Interview with an Emerging Architect
Cloepfil: The dialogue of architecture is so much broader there. In places like The Netherlands, the government actually helps fund the [architecture] offices. There are all kinds of programs for starting what they call "cultural work." It's a big issue here in the United States: how you initiate new work, new practices. It's very hard for young architects to get work here.
Libby: As you've moved up the hierarchical ladder, when you hire young architects to work for you, have you seen certain skills present or lacking?
Cloepfil: There's a lot of talent out there. I think problems with the architecture profession are at the top, not the bottom.
Libby: How does coming from Oregon affect your sensibility?
Cloepfil: The inspiration for my work comes from growing up and living and working in the Pacific Northwest: looking to the landscape for that sense of evocative space rather than the cities, because the cities don't have it here. I don't mean landscape in just a romantic sense — trees and flowers — I mean looking at the physical, spatial qualities of the land.
More about Allied Works
Born and raised in Portland, Cloepfil studied at the University of Oregon and Columbia University before working with Skidmore, Owings and Merrill in Los Angeles, Mitchell/Giurgola in New York, and Mario Botta in Switzerland. His work seems particularly influenced by Botta's emphasis on craftsmanship and geometric order.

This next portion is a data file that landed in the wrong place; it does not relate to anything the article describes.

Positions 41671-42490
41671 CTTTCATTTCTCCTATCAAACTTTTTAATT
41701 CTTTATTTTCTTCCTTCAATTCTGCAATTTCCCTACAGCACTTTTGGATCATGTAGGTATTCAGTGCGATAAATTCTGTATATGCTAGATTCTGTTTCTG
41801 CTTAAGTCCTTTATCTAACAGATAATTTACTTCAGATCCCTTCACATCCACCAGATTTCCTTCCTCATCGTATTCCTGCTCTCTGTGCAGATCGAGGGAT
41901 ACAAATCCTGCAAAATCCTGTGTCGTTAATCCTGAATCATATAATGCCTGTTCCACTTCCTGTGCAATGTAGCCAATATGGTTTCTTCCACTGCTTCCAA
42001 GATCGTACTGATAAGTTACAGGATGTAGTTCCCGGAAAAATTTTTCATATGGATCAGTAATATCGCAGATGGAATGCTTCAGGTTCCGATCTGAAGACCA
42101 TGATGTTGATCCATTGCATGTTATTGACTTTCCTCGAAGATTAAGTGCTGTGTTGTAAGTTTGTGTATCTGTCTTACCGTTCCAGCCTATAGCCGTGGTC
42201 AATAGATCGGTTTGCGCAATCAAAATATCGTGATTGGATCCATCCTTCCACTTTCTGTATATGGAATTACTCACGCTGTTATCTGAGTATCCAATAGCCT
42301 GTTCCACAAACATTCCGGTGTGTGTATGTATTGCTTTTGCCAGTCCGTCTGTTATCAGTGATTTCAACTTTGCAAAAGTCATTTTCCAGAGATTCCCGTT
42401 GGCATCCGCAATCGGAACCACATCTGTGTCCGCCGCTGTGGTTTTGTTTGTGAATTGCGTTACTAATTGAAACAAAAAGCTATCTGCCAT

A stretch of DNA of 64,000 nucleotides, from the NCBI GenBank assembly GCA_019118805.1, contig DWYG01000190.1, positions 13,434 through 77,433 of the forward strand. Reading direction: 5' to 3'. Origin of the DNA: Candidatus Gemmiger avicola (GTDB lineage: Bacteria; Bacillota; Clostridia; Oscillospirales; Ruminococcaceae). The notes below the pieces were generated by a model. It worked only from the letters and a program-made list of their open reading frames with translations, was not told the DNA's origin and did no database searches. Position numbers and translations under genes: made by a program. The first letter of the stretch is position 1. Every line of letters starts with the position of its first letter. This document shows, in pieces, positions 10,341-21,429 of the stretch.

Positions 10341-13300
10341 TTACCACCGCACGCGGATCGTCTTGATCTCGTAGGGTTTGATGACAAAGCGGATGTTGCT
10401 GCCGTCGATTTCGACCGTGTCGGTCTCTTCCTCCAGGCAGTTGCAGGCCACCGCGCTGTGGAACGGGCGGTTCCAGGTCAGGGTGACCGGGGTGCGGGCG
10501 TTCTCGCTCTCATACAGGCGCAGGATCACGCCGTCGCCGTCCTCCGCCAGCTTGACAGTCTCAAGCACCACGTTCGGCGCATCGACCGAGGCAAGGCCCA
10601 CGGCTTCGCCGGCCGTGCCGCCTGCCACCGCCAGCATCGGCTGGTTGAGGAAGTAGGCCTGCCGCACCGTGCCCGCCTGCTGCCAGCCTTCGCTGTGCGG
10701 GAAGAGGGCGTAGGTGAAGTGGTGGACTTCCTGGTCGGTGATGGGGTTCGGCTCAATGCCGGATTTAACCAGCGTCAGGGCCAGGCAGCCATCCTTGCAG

Although Cloepfil's unbuilt Seattle Brewing Company and Sitings Project attracted significant attention from architecture magazines, it is his headquarters for the award-winning Wieden + Kennedy advertising agency that has secured his reputation.
Fashioned from a historic warehouse that had previously served as a cold-storage facility in Portland's industrial-chic Pearl District, the restoration is an extraordinary integration of concrete, wood, and light in an atrium-centered layout.
Though still under construction, Cloepfil's FCA has already justified its benefactors' bold choice for an architect. The building is a poetic study in angles and curves, its smooth concrete skin and sculpted shape and displaying the power of simplicity that marks the best of contemporary architecture.
Brian Libby is a Portland-based freelance writer who has also published in Metropolis and Architectural Record.